FacebookTwitterGoogle+RedditEmail

The World is a Gas Chamber

The world is a gas chamber, and not just in the general sense that the world’s a type of chamber (a vaulted space) filled with gas (nitrogen, oxygen, etc.). The world is (or, rather, since the industrial revolution, has become) a gas chamber in the particular sense of a space filled with poison gas, that kills people, animals, etc. Yes, although they’re most notorious for killing people with hydrogen cyanide, gas chambers are also known to use carbon monoxide and carbon dioxide to kill whatever happens to find itself trapped within their confines.

And, did you hear? The carbon dioxide-reading research stations of the planet, including those in Antarctica, now register (and are expected to continue to register for decades) concentrations exceeding 400 parts per million. A level not seen in 4 million years, incompatible with life as we know it, the gas chamber we’ve made of the planet has just reached a new degree of lethality.

Unlike the gas chambers of the Nazi genocide (or, closer to home, the constellation of gas chambers used to execute – often innocent – prisoners throughout the US), the gas chamber that the world has become is not being filled with poison gas for the purpose of killing people, and other animals.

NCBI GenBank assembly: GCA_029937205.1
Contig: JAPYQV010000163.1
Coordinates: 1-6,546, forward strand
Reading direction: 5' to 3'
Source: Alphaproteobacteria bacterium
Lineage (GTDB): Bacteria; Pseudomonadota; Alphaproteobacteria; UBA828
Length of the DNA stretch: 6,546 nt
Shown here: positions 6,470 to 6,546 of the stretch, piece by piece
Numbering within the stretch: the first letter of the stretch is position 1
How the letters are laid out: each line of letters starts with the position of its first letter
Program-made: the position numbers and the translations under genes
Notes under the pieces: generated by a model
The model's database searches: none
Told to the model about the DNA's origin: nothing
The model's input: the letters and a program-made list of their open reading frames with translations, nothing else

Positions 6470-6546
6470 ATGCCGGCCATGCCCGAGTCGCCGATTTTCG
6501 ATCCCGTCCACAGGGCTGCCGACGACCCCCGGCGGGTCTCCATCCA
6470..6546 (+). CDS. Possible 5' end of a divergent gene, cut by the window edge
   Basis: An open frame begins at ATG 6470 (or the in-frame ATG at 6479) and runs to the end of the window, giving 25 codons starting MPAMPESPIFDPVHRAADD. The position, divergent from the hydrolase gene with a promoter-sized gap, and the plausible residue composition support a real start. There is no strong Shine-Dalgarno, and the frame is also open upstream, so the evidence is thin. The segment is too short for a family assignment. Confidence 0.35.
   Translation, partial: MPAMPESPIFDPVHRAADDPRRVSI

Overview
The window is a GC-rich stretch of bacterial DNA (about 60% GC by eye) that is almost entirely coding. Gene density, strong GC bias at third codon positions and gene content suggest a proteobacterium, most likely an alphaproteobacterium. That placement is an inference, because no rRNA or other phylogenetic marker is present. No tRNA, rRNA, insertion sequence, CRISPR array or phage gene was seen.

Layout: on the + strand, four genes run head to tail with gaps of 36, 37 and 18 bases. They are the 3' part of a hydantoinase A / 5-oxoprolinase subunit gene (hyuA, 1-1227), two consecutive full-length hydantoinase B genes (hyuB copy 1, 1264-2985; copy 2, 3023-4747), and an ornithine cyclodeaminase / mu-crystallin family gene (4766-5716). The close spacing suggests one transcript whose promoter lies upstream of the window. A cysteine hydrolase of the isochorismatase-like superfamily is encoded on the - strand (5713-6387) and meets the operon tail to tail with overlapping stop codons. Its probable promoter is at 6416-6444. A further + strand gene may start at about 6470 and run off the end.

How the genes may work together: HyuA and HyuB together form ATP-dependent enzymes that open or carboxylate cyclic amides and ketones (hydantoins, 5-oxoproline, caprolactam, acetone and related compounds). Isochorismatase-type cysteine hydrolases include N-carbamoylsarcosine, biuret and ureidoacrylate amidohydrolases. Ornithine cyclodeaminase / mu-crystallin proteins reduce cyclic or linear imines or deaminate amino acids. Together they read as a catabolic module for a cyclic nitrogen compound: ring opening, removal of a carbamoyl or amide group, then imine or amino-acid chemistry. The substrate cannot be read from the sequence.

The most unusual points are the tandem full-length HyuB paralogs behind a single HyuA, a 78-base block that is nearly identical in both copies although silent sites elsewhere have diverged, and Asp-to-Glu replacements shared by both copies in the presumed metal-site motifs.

Yet, in spite of this lack of intent, widespread harm and death is a completely foreseeable consequence of our particularly exploitative political-economic system. That is, though widespread killing (the sixth great extinction no less) may not be committed with the specific intention of killing, it is done entirely knowingly (a state of mind sufficient to confer criminal guilt). The causal relationship has been beyond all reasonable doubt for years.

Classified by the World Health Organization as a leading carcinogen, the very air we breathe is responsible for not only lung and bladder cancer but for conditions ranging from emphysema and heart disease to mental illness and cognitive decline. And let’s not overlook the fact that the pollution streaming from countless power plants, livestock lots, tailpipes, and other sources of poison, also produces the devastating heat waves killing so many worldwide.